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Butt Rope Beware

I hate to wake you up with a big ol' b-hole in your face picture, but hear me out - this is important.

Can we talk about trailering for a minute?

This is the hind end of our new paint girl. It's obviously from a "butt rope" session that went on far too long.

Now, I don't post this to shame the people who did it, they might not have known any better. I post this because trailering doesn't have to be this way. When you know better, you do better.

In effort to raise funds for our rescue, I haul horses for other people. I don't ever know these animals prior, most are rescues with behavioral problems or minimal handling and I rarely (if ever) use a butt rope. If I do, you would never see marks like this or in this area.

If you're going to use one, a butt rope is supposed to go under the hiney cheeks, about a hands length up (depending on the horse) from the hock. You want your pressure to encourage a forward movement off the hind end to engage the front feet to move up and forward into the trailer. It's momentum. Think about the flow of energy, it's working for you, going up and in the trailer.

When your rope slips and moves up to the bhole unexpectedly, you may have a horse fly into the trailer out of surprise/pain/avoidance (ladies, we've all been there)...but trust me, you're not doing the horse any favors and I can almost guarantee you will have more problems loading the next time. Anxiety creates hesitation and you don't want to add that to your toolbox when loading.

Think about the sensation you would get, and I'm completely serious, if someone continuously ran a rope across your most vulnerable area. Think about the movement of your body, the violation and the tension that would consume you instantly. Horses are no different. We don't want a rope to sand paper our assholes anymore than they would, so why do we expect results from this ridiculous technique?

Why? Because again, we are an instantaneous society who wants results now! And when we don't get results we have trained ourselves to believe that we let the horse "win" if we don't follow through. So we create this fight between horse and man where people mark their victory by getting the horse loaded.

Let me tell you right now, if you used force, you didn't win. In fact, you lost. You lost trust, an opportunity to work with your horse on confidence, and you lost hope of an easier, compliant load next time.

I hate to break it to you, but baby steps apply to trailering as much as they do with any other form of training. Stop looking at what the horse didn't do and praise what they did!

Our most important tool is time. If you're in a rush to load a horse, you shouldn't be doing it. If you wait for an emergency to try and load a horse you have owned for several years, you should expect a disaster. If you're amped up and annoyed, that's going to travel down the lead rope.

Trailering is like any other form of training. You want voluntarily compliance with minimal force. Don't force a horse in because you were too busy/lazy/forgot to trailer train your animal. Give your horses the tools to work through their fears without adding to it by loading forcefully.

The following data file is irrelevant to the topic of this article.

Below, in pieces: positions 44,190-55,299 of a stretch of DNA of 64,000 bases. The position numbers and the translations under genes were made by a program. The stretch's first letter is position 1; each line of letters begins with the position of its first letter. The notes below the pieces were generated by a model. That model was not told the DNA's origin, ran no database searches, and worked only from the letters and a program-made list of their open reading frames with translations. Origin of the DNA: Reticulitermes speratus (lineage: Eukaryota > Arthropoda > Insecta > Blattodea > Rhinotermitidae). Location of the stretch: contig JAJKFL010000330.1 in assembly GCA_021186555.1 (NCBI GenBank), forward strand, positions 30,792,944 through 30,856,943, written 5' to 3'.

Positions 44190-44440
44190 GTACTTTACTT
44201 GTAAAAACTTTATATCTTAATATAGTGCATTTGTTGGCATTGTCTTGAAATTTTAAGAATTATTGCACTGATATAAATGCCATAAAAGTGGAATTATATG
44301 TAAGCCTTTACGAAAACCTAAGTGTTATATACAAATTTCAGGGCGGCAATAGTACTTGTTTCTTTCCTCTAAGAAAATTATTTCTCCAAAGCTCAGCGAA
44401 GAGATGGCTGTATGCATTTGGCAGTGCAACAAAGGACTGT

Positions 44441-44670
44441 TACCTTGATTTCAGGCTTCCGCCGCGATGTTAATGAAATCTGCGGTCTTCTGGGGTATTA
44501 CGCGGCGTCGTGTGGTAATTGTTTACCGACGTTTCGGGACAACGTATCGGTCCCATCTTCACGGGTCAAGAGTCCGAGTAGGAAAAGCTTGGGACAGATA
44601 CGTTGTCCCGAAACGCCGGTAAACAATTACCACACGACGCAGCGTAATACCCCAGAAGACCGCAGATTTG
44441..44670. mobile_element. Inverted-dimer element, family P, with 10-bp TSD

Trailering is progressive, don't expect your horse is going to jump right into a 2 horse straight load if they have never seen one before. Work them through it one step at a time. You might not get him loaded on the first session, or second session or even the third but if you're listening to your horse, they will tell you their needs. "I'm afraid, I don't want to leave my friends, I don't trust you to keep me alive, I hit my head before on one of these, I don't like you yanking on my head, please don't go behind me, I'm crowded, I don't want you in there" ...horses are always talking to us. We just need to listen. If he/she isn't ready, it's your job to HELP them, not hurt them.

I know there are horses who are just plain stubborn, herd bound, or defiant, but that's a training issue as well that should be addressed before you ever try to load a horse. If your herd animal doesn't see and respect you as their leader, no butt rope in the world is going to help you. Call a trusted trainer to learn the basics of herd dynamic and how the human component plays into that. Set yourself up to succeed. Don't be one more person who fucks up a horse because you didn't know better.

A popular phrase in the horse training world is, "if you're not getting the answer you want, try a different question." It applies to loading/trailering as well. If the butt rope wasn't working for the first hour you tried it, the next hour isn't going to be any better! Cut your losses and slow it down or call a reputable trainer...but please for the love of all things holy, please stop rope burning horses by trying to load them! It doesn't have to be that way.

I loaded this mare in 15 minutes without any force using a just a rope halter. Don't punish the animal for a people problem.

Heather and I both have availability for training. If you or your horse need help loading, let us give you the tools for your toolbox. Our rates are very reasonable and all funds go toward supporting the rescue! PM the page for details.

-Michelle